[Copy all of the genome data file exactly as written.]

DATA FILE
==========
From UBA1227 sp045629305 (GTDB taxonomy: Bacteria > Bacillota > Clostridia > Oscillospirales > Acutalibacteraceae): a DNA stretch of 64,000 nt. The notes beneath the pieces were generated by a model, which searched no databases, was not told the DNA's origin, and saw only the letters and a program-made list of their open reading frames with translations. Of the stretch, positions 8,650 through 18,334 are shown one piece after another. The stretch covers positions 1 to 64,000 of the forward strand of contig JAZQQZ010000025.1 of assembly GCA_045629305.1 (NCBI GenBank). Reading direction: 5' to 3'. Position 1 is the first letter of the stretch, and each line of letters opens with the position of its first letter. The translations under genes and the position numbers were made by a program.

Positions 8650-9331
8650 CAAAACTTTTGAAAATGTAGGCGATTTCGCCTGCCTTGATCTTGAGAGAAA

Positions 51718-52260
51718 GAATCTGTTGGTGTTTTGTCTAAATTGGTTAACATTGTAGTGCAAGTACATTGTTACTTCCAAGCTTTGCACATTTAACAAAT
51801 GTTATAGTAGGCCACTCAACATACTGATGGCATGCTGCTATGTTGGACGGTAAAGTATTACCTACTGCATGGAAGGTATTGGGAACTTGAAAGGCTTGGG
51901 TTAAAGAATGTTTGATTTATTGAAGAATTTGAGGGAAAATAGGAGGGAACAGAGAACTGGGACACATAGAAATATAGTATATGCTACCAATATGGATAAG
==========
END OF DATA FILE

From UBA1227 sp045629305 (GTDB taxonomy: Bacteria > Bacillota > Clostridia > Oscillospirales > Acutalibacteraceae): a DNA stretch of 64,000 nt. The notes beneath the pieces were generated by a model, which searched no databases, was not told the DNA's origin, and saw only the letters and a program-made list of their open reading frames with translations. Of the stretch, positions 8,650 through 18,334 are shown one piece after another. The stretch covers positions 1 to 64,000 of the forward strand of contig JAZQQZ010000025.1 of assembly GCA_045629305.1 (NCBI GenBank). Reading direction: 5' to 3'. Position 1 is the first letter of the stretch, and each line of letters opens with the position of its first letter. The translations under genes and the position numbers were made by a program.

Positions 8650-9331
8650 CAAAACTTTTGAAAATGTAGGCGATTTCGCCTGCCTTGATCTTGAGAGAAA

Positions 51718-52260
51718 GAATCTGTTGGTGTTTTGTCTAAATTGGTTAACATTGTAGTGCAAGTACATTGTTACTTCCAAGCTTTGCACATTTAACAAAT
51801 GTTATAGTAGGCCACTCAACATACTGATGGCATGCTGCTATGTTGGACGGTAAAGTATTACCTACTGCATGGAAGGTATTGGGAACTTGAAAGGCTTGGG
51901 TTAAAGAATGTTTGATTTATTGAAGAATTTGAGGGAAAATAGGAGGGAACAGAGAACTGGGACACATAGAAATATAGTATATGCTACCAATATGGATAAG